Assume this is packet 265 in FIG. 2. Each video packet between the video splice-out point 270 and packet 265 is replaced with a null packet. Video packets 250, 255, and 265 are replaced with null packets. This method supports a more accurate audio splice-out point relative to the video splice-out point.
A fourth method supports a near-seamless audio splice, while keeping the video buffer levels in the decoder sufficiently high. By combining the modification of the first method for splice-in with the third method for splice-out, any resulting gap of non-video data in the combined SPTS is minimized. The non-video gap is relative to the combined stream resulting by splicing out of the old SPTS and splicing in the new SPTS.
Those audio packets that are replaced with nulls in the old SPTS are injected into the new SPTS for a near seamless splice. (The resulting splice produces an audio gap of less than one audio frame.)
These audio packets from the old SPTS first are copied into an intermediate splice buffer prior to being transmitted to the decoder. The PTSs contained in these packets ore adjusted by adding a constant. This constant, C, can be defined, according to the present invention, by the following relationship:
The constant C is used to adjust the PTS as follows:
APTS_NEW(j) is the audio presentation time of the j-th audio frame stored in the intermediate non-video splice buffer;
APTS_OLD(j) is the audio presentation time of the j-th audio frame of the old SPTS;
VPTS_NEW(FIRST) is the presentation time of the first video frame spliced in from the new SPTS;
VPTS_OLD(LAST) is the presentation time of the last video frame of the old SPTS; and
PICTURE_GAP is calculated as the Ticks per Second divided by the number of pictures per second, erg., for NTSC, this is 90,000/(30,000/1001).
These audio packets, then, are injected into the new stream by replacing a combination of null packets and leading audio packets of the new SPTS. This must be done in such a way so as not to overflow the audio buffer of the decoder.
Null packets are common within SPTSs of constant bit rate (CBR). As trailing audio packets from the old packets are copied over the leading audio packets from the new SPTS, the leading audio packets are rippled through the new SPTS by replacing null packets occurring later in the new SPTS.
Referring to FIG. 3, noting video splice-out point 470 and video splice-in point 370, suppose that video packet 420 is the last video packet displayed from the old SPTS and that video packet 325 is the first video packet displayed from the new SPTS. Suppose that audio packets 435 and 450 have PTSs such that they are to be transitioned to the new SPTS.
Audio packets 335 and 355 of the new SPTS are copied into null packets farther down in the new SPTS. Audio packets 435 and 3450 of the old SPTS are copied into the original position of audio packets 335 and 355 respectively.
A fifth method is a further refinement of the fourth method by supporting a seamless non-video splice. This is achieved by calculating the APTS adjustment. Following the MPEG2 Audio Specification, the number of samples per frame is defined as 384 samples for layer 1 and 1152 for layers 2 and 3. The time of the audio frame is defined as:
The time_of_audio_frame is calculated by using only the information in one audio header. Each audio PTS in the new SPTS is modified by adding a delta derived as follows:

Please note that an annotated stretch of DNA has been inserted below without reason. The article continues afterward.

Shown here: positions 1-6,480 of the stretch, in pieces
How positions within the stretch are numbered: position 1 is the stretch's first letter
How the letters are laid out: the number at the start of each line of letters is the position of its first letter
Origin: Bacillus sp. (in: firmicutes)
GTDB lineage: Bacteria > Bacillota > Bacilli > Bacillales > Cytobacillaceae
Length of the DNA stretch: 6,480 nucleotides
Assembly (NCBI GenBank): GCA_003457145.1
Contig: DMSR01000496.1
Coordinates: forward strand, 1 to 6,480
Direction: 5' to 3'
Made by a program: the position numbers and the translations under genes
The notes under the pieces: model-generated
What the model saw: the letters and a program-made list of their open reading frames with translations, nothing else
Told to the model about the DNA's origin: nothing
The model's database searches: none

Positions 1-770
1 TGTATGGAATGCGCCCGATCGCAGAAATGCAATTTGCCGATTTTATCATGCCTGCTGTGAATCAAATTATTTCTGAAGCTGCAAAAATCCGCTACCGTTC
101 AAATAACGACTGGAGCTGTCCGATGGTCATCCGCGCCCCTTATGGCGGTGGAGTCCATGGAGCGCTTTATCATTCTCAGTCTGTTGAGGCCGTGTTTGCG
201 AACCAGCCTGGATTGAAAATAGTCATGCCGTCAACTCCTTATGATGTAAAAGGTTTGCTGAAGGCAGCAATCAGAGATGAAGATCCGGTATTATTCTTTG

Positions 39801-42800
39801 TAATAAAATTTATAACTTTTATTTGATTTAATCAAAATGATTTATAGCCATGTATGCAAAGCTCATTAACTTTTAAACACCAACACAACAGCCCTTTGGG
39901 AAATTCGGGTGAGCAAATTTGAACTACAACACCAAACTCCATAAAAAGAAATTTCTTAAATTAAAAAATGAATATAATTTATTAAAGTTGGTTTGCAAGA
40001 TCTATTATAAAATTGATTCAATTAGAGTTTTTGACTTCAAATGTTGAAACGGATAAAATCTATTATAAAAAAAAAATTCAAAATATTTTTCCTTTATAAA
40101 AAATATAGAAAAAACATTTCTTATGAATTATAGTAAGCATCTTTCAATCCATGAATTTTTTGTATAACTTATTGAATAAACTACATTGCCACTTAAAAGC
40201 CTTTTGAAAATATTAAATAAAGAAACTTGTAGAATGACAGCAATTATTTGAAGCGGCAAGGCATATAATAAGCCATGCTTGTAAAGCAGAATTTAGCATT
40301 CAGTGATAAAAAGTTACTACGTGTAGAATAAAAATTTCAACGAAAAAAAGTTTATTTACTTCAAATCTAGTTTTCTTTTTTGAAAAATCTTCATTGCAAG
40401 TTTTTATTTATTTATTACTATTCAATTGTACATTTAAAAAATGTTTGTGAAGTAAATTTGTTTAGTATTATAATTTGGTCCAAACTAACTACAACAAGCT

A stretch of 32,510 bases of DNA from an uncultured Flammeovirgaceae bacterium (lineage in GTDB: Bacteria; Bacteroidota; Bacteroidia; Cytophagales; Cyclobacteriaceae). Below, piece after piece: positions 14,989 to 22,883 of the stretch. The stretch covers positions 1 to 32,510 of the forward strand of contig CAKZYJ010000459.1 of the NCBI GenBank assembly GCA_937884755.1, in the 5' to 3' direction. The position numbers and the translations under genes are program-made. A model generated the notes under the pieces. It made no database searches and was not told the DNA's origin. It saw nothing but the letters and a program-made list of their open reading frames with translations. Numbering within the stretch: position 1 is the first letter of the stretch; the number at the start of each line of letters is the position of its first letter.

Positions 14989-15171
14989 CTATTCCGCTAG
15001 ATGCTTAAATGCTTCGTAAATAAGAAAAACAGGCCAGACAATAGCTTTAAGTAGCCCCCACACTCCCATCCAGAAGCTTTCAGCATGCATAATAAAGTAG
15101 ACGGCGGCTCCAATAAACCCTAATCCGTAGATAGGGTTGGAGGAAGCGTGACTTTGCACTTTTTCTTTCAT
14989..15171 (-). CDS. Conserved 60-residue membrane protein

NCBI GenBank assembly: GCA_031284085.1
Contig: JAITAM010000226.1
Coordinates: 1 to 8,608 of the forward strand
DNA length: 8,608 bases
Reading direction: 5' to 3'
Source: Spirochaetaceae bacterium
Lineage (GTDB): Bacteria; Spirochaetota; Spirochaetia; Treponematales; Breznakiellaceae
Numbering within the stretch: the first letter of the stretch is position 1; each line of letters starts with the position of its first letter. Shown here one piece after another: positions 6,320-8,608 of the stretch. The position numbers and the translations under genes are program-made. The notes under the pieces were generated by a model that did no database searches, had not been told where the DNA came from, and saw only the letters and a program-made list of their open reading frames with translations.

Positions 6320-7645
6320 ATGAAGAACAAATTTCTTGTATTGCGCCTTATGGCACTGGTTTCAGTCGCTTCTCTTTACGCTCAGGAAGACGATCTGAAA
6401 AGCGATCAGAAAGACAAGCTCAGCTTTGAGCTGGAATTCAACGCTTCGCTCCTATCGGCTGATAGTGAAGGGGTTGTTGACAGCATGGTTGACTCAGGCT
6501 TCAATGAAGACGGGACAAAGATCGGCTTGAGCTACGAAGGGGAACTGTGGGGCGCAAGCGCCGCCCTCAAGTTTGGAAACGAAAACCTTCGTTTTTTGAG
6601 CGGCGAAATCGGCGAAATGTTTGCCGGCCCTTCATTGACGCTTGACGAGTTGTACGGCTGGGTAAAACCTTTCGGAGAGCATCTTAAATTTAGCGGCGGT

Using the relationship described above:
This is equivalent to:
by_old_PCR=the PCR of the old SPTS;
by_new_PCR=the PCR of the new SPTS;
APTS_FIRST(by_old_PCR)=the presentation time of the first audio packet of the new stream according to the PCR of the old stream;
APTS_FIRST(by_new_PCR)=the presentation time of the first audio packet of the new stream according to the PCR of the new stream;
APTS_FIRST(actual)=the original presentation time of the first audio header of the new streams; and
APTS_OLD(LAST)=the presentation time stamp of the last audio frame of the old SPTS.
The term“delta” can be positive or negative. The closer delta is to zero, the better the quality. For each subsequent splice point, a new incremental delta must be computed and added to the previous delta.
Methods 1, 2 and 3 can be implemented in a commercial splicing product with seamless audio splice results that, while not entirely seamless, are acceptable. Method 1 and 3 above support a near-seamless audio splice. The difference between VPTS and the APTS is bounded by 1152 samples divided by the sample frequency.
Method 5 preserves all non-video data associated with the video splice-out point.
The methods of the invention are best implemented in a general purpose computer. For application to stored transport streams, virtually any computer having adequate storage for the video can be used. For real time application to transport streams, the processor must be sufficiently fast to keep up with the stream rates.
While the present invention has beep described in substantial detail, other and further forms, features and modifications will occur to those that are skilled in this art. Therefore, it is understood that the present invention is not limited by the description hereinabove, but rather, it is defined by the claims appended hereto.
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|U.S. Classification||375/240.28, G9B/27.013, 375/E07.023|
|International Classification||H04N21/233, H04N21/234, H04N21/44, G11B27/034, G11B27/036, H04L29/06|
|Cooperative Classification||H04L65/80, H04N21/44016, H04L29/06, H04N21/233, H04L29/06027, H04N21/23406, G11B27/034, H04N21/23424, H04L65/607, G11B27/036|
|European Classification||H04N21/234B, H04N21/233, H04N21/234S, H04N21/44S, H04L29/06, G11B27/036, H04L29/06M8, H04L29/06M6E|